Russia, the new financial tiger – online business

I always liked to discover Russia or China as healthy growth alternatives for new business. Last October  I was blogging about Russia’s online market in 2008 and right now I have only positive thoughts about this part of the world since they decided to invest more in new media.

I like the new country and the achievements made in the last years: Russia is now a healthy democracy with an emerging market and a healthy appetite for new business. I know that in Romania, politicians are not very keen to maintain business relationships with Russian entities but the opportunities cannot be ignored as we entered a new era of doing business.

The financial crisis had a different impact but the fact that Digital Sky Technologies, a Russian investment group, decided to $200 million investment in Facebook was a great signal for entrepreneurs all over the world. Facebook said the investment represents a 1.96% equity stake at a $10 billion valuation and it seems that DST has indicated that it will offer to buy at least $100 million of Facebook common stock from existing common stockholders.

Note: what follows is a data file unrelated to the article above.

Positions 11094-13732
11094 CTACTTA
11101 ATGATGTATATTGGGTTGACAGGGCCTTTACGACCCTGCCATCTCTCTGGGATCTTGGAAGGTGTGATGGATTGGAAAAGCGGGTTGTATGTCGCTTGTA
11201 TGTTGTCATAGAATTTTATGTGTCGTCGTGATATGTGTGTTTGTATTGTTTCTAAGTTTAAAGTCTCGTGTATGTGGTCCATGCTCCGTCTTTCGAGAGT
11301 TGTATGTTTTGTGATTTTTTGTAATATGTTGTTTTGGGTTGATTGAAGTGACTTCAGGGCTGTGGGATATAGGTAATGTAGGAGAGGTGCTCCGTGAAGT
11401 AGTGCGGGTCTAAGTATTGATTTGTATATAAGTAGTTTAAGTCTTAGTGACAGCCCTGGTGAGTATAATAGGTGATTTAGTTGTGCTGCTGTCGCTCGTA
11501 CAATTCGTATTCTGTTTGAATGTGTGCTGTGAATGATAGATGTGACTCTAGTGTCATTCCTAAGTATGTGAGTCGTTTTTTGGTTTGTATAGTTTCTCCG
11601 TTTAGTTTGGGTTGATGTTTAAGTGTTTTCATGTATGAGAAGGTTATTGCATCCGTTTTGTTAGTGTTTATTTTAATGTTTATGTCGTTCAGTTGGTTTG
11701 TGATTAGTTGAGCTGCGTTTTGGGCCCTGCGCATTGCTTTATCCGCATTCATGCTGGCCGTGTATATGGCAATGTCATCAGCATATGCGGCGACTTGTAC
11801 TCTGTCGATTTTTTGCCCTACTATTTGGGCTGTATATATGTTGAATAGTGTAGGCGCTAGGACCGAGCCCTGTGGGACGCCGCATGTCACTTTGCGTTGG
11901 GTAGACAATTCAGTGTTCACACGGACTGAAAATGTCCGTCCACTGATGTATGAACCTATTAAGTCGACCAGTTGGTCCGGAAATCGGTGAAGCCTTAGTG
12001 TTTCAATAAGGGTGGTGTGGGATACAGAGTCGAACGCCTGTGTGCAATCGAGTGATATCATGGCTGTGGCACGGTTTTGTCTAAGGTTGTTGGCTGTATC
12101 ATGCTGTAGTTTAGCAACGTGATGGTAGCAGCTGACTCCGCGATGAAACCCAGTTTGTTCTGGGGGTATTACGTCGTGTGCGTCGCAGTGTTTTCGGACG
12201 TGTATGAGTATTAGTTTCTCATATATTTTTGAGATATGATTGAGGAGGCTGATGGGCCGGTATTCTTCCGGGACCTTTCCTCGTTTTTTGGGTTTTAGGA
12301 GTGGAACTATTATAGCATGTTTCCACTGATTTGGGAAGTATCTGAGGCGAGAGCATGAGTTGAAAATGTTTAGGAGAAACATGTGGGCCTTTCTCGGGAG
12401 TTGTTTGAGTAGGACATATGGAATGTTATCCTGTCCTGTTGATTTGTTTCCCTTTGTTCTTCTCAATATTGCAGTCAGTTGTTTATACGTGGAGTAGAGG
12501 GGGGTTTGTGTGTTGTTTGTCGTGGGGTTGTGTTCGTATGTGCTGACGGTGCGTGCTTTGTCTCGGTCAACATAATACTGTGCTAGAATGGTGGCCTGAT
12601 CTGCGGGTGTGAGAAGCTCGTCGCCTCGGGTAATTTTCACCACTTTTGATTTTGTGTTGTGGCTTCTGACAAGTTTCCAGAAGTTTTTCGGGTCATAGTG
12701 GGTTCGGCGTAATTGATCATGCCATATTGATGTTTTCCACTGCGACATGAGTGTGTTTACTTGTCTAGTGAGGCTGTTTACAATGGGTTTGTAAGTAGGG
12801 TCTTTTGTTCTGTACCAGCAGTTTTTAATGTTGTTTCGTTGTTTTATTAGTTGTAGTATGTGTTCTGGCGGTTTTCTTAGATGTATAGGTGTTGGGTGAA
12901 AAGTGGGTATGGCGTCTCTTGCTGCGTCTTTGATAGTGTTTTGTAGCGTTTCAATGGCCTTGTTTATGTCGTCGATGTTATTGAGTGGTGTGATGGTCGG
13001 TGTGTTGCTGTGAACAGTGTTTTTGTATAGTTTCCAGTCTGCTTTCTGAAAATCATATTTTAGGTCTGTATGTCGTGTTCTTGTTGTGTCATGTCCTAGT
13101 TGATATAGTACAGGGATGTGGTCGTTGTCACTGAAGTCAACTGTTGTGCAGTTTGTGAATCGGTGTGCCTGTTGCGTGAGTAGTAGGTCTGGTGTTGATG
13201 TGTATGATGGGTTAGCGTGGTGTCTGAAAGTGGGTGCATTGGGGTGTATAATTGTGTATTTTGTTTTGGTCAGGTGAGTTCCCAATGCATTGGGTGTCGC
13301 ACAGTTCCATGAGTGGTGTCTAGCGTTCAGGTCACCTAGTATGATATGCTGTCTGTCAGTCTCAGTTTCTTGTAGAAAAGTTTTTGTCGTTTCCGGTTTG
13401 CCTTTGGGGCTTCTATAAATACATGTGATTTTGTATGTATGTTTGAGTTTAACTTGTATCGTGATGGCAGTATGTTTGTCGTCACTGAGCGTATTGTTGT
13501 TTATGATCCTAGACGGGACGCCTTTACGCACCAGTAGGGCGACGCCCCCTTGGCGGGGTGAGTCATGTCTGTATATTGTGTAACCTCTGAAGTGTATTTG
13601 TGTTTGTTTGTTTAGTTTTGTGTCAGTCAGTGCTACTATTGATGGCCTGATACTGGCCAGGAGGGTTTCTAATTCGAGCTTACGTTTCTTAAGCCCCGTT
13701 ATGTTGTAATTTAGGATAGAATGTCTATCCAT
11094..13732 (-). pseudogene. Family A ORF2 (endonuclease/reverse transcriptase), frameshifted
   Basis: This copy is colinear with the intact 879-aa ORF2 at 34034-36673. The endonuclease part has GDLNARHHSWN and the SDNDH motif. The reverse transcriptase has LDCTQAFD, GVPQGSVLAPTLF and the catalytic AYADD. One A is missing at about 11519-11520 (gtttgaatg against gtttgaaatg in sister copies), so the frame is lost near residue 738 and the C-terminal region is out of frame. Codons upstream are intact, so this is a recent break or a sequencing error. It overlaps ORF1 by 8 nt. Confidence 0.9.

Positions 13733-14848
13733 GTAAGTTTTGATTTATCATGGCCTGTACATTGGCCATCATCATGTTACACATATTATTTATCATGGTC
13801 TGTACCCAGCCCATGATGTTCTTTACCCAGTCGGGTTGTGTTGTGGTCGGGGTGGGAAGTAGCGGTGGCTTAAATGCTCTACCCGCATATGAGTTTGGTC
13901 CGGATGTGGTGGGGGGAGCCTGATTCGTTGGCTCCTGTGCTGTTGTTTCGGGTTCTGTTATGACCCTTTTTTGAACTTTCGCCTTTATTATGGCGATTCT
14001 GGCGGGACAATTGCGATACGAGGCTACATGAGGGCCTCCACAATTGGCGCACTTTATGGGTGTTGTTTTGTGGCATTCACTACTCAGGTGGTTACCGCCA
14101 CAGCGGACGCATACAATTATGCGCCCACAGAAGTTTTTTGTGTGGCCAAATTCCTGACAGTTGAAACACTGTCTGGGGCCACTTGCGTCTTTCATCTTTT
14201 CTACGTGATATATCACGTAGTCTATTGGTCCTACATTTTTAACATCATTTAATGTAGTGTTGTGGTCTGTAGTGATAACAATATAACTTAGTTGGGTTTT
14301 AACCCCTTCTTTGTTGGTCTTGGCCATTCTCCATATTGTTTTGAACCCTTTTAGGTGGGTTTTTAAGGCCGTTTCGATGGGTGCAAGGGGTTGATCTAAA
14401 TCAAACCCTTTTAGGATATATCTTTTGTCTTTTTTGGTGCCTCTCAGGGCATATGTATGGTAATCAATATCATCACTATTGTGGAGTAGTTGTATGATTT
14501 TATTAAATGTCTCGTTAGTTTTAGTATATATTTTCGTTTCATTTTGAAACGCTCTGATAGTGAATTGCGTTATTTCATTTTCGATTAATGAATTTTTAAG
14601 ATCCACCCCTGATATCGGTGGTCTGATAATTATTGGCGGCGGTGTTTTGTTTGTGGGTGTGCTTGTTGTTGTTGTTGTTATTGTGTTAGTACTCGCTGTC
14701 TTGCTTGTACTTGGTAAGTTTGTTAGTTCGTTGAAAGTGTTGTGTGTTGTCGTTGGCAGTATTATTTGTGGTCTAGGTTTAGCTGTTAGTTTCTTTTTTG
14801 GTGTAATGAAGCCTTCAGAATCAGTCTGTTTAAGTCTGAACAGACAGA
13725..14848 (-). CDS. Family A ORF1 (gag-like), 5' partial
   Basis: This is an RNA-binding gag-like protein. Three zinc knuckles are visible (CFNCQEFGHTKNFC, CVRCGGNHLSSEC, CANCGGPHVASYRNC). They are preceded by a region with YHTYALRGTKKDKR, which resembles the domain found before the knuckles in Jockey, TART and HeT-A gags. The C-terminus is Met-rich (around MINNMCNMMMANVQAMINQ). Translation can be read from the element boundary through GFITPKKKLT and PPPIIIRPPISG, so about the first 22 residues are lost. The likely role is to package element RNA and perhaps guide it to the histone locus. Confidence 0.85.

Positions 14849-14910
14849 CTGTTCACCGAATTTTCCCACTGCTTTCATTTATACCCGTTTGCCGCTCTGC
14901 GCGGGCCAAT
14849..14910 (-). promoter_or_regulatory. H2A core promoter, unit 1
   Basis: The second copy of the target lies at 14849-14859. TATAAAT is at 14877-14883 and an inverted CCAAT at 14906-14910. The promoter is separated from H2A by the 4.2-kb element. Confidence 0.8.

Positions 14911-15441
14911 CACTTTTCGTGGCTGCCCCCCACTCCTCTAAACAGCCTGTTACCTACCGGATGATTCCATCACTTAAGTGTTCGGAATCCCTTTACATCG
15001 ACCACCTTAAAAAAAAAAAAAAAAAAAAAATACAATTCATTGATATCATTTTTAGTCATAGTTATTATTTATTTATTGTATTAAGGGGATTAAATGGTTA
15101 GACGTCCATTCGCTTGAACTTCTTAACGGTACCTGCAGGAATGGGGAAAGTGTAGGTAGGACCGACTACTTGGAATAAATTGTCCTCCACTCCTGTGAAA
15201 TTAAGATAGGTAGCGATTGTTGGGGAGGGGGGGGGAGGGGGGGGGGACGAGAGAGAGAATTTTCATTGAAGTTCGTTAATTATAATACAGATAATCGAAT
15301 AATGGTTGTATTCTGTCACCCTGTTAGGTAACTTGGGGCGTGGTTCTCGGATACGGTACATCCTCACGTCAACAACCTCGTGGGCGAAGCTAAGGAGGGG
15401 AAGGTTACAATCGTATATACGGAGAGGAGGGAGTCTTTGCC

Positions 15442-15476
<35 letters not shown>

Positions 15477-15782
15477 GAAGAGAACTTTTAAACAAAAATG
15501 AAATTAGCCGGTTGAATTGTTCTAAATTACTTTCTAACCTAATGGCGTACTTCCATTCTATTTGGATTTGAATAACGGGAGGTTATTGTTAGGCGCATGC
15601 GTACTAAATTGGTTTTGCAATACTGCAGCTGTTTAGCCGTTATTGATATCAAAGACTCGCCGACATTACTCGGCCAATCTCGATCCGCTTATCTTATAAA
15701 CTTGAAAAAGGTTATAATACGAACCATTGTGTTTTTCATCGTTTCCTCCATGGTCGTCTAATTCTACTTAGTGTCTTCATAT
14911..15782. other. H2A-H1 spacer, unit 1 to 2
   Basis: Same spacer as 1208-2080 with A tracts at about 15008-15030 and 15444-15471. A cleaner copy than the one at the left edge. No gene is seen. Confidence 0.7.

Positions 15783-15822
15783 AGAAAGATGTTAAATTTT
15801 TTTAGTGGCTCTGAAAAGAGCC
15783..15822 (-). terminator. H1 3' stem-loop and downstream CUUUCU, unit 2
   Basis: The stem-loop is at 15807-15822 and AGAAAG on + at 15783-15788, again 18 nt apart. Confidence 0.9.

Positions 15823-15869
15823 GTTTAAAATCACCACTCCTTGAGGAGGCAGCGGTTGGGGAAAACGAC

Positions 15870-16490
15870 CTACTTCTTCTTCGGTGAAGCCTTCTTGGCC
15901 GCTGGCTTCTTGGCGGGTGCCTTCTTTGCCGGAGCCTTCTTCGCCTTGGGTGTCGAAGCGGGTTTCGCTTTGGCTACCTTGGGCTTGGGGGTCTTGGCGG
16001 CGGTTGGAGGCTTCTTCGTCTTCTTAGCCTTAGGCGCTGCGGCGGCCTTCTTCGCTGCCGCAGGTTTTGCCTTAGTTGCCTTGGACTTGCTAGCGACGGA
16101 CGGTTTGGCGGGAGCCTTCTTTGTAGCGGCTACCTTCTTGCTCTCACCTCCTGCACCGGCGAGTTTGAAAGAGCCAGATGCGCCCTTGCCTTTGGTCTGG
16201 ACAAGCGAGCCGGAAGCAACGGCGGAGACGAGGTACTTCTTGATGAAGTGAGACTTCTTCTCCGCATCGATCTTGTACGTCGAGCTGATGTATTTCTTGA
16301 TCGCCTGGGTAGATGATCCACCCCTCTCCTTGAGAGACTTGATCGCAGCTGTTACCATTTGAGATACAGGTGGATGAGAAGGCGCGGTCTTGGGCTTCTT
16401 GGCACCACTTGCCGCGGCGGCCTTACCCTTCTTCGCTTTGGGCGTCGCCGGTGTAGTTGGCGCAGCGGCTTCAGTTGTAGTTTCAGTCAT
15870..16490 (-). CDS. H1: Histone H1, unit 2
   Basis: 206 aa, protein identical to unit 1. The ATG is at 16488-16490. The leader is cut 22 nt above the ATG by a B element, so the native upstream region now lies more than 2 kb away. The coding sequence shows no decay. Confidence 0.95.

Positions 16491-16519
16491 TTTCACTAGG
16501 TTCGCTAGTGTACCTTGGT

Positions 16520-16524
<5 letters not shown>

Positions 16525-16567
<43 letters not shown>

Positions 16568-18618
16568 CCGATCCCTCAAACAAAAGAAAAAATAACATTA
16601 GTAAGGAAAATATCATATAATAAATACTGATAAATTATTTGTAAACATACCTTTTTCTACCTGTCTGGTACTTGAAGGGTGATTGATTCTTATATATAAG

The man behind DST is a visionary, Russian businessman and Internet investor Yuri Milner, owns majority of two of the biggest Russian online sites: portal Mail.ru and social site Odnoklassniki.ru. Yuri Milner also owns stakes in other online portals in Eastern Europe. A very interesting fact is that Tiger Global Management (hedge fund also operating in Romania with stakes in Neogen and EJobs) has sold 27 percent of the leading Russian online portal, Mail.ru to the company’s shareholders, Digital Sky Technologies and Naspers (for a total of approx $400 million) meaning that the Russian online market is doing very good.

Another interesting fact is that Google has been refused an acquisition of contextual ad firm Begun so they decided to follow a strategic partnership with Odnoklassniki.ru.

Romanian Internet entrepreneurs had no experiences with Russian online businesses and probably they’re missing lots of know-how and opportunities. For example, the Hungarian online auction site Vatera.hu has been acquired by a principal shareholder of the leading Russian web portal Mail.ru. I remember meeting a few years ago with a few friends that founded IWIW.hu, the biggest social network in Hungary and they had a very positive experience regarding South African and Russian investment funds operating in Hungary.

During the last months the interest for Romanian online investments diminished although we have a 20 mil. people in this country and the potential is still very high. Russian investments can be a winning bet for Romanian entrepreneurs but the local online industry has poor contacts with this part of the world. Maybe thigs are about to change, of course that politics has its role and politicians and old mentalities are not helping very much but the opportunity is still there.

After all, it’s just a matter of time and I hope to see a Russian investment group like Digital Sky Technologies investing not only in Facebook but also in local Romanian websites like Trilulilu, Neogen or Ejobs.